My daughter wants to be a princess, indeed her brothers, and certain friends encourage this by calling her a princess. Buying her ghastly clothes, with perky slogans like ‘daddies little princess’ emblazoned on the front. (ALWAYS sent to the charity shop as soon as received, and in the worst cases, chucked straight into the bin, or used as dusters- am not encouraging this in others).
Lets just clarify what a princess is. A princess is the daughter of someone, and in every fairy tale ever written- her entire value is either as that mans daughter, or as the potential wife of someone.
She has started requesting certain princess stories- Rapunzel for instance. I do tell her the story. Its just that in my version, Rapunzel realises waiting for some berk to come and use her hair as a ladder is pointless, and actually chops hair off, to a more manageable style, and makes her own rope ladder- leaving the tower a good 6 months before the prince turns up. I tell her other fairytales with slight adjustments- you dont fall in love from a kiss, and certainly slightly more is required before committing to a relationship with the prince- never mind marriage. In my version of Rumplestiltzkin, the clever woman who guesses the mean midgets name, also gets to leave the mean old King, with the gold, and her child- and manages to live happily ever after on her own. In Cinderella, Cinders gets to keep the dress and the shoes, the Prince is told off for being so arrogant that he just assumes any damsel in the land will accept his hand, and eventually marries an ugly sister, realising that ugly and mean are not the same thing- while Cinderella and the Fairy Godmother set up their own design business. In my version, the eponymous heroines are not meek and mild, they are sharp, witty, and able to help themselves.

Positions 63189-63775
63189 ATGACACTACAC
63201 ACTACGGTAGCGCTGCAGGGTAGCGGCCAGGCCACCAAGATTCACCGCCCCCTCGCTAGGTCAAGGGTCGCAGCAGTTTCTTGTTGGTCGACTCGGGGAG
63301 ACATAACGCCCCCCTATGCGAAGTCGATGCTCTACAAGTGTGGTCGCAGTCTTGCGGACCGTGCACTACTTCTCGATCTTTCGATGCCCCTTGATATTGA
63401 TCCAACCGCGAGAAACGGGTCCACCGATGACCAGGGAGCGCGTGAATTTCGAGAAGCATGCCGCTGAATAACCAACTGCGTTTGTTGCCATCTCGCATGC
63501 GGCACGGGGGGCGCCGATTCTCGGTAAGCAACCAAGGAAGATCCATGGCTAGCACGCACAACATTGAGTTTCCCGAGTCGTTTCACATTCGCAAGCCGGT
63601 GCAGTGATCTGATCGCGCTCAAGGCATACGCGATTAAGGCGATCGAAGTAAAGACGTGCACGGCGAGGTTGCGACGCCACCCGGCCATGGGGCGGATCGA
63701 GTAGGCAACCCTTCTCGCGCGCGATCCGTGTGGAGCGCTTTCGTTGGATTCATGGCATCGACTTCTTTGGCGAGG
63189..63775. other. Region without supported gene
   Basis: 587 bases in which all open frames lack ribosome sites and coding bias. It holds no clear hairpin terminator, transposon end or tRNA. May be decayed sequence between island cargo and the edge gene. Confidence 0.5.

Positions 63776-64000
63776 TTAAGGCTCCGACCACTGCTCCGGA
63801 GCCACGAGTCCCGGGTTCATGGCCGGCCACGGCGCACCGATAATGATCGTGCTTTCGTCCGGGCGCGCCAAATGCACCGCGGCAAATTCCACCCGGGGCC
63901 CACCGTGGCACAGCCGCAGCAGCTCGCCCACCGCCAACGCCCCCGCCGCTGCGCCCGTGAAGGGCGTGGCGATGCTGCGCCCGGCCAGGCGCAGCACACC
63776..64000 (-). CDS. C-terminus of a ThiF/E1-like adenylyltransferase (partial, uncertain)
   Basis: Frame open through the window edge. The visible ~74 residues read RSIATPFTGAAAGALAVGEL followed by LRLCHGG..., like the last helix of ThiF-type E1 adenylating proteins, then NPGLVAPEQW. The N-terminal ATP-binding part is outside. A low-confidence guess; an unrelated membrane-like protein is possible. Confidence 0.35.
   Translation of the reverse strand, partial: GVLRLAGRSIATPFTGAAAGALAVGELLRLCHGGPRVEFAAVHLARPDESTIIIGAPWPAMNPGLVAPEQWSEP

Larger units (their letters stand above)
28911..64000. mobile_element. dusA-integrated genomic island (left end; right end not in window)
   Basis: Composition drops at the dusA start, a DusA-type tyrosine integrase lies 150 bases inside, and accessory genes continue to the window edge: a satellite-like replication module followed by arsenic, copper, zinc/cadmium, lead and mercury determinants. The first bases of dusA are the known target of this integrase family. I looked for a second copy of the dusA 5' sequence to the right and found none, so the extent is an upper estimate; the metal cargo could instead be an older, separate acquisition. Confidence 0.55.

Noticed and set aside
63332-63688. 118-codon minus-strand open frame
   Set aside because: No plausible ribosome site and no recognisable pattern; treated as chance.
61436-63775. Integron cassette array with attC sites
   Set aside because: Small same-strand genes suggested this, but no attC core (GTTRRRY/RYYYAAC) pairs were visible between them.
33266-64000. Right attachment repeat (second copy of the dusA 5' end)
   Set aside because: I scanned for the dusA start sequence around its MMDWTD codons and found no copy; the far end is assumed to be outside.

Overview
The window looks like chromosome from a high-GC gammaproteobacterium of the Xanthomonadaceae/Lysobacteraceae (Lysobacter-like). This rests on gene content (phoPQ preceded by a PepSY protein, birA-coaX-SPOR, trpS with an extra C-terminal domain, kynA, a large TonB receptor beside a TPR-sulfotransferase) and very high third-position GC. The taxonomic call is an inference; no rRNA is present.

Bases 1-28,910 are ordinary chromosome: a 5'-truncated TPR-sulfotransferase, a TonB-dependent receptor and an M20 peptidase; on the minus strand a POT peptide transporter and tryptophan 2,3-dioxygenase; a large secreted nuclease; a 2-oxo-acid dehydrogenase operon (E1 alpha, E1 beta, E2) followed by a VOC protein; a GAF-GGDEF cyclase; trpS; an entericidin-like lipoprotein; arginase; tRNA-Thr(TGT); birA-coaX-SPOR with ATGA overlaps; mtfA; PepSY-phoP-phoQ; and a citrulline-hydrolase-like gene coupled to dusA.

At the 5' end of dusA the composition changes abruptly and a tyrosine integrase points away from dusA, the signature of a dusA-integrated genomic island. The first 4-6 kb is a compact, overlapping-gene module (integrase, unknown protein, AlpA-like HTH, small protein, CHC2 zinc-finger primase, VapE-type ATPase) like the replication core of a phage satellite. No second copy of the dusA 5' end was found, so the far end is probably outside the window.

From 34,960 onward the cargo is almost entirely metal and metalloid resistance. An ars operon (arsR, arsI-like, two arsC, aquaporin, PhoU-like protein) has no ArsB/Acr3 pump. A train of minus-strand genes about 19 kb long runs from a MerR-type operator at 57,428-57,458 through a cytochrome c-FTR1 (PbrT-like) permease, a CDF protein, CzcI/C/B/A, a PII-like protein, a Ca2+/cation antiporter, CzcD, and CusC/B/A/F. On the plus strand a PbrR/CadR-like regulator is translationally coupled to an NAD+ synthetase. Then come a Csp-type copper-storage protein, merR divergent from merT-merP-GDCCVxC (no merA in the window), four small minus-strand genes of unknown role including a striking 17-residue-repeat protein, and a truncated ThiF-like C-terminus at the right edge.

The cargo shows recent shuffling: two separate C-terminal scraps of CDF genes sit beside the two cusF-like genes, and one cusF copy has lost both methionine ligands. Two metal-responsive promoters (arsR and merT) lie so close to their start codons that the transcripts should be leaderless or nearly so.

There are many theories about the origins of folklore, and certainly when the origins of some of our more well loved fairytales are investigated- they all contain quite disturbing themes of sexual repression, of terrible things happening when the young woman is awakened sexually(note for reader- spindle is ALWAYS symbol for penis-small penis probably, but penis nonetheless).
Yes, I hear you say- but these are just stories. But these are not stories. THese stories are so powerful, that I dont even have to explain the tales I am referring to- they are so deeply ingrained on our collective psyche, that I can safely assume that any reader from the western world, will know exactly what story I am referring to.
There are theories that the folklore and mythology of any give society, are an allegorical reflection of their own psyche, their views, their morals- and IF this is the case- then the cult of the princess needs to be tackled. I suppose if that is true of folklore- then its likely to be true for the modern equivalent of folklore- the media. Our films, our television, our fiction, our art.
I dont want my daughter aspiring to be a helpless virtuous girl- who when faced with trouble, thinks the only solution is that a handsome prince rescues her. The fact that at 2 years old, before she even has the ability to identify what a princess is(she thinks princesses eat sweeties, and have a crown)-this is her first aspiration, bothers me enough, that I will always rewrite these tales- even though by the age of 5, with, or without my influence, she will know the originals off by heart. I am sure that my rewriting these stories will cause a slight bit of friction, when she finds that mummy’s version is different…but who cares.